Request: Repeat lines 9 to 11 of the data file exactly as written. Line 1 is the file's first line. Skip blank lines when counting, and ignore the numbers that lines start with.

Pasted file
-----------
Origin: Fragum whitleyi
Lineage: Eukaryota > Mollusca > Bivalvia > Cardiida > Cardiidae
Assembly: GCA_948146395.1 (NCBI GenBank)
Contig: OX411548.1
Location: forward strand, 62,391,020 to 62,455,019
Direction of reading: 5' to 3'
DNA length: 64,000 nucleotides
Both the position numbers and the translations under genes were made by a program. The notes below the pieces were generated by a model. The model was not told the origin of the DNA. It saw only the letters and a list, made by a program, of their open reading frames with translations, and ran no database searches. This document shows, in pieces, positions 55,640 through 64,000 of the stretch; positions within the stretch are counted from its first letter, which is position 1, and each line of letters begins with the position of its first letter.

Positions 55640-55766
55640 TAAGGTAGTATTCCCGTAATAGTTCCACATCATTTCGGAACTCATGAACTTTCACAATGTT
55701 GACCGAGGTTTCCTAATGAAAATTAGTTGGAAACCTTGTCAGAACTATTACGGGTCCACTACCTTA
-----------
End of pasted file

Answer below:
Positions 55640-55766
55640 TAAGGTAGTATTCCCGTAATAGTTCCACATCATTTCGGAACTCATGAACTTTCACAATGTT
55701 GACCGAGGTTTCCTAATGAAAATTAGTTGGAAACCTTGTCAGAACTATTACGGGTCCACTACCTTA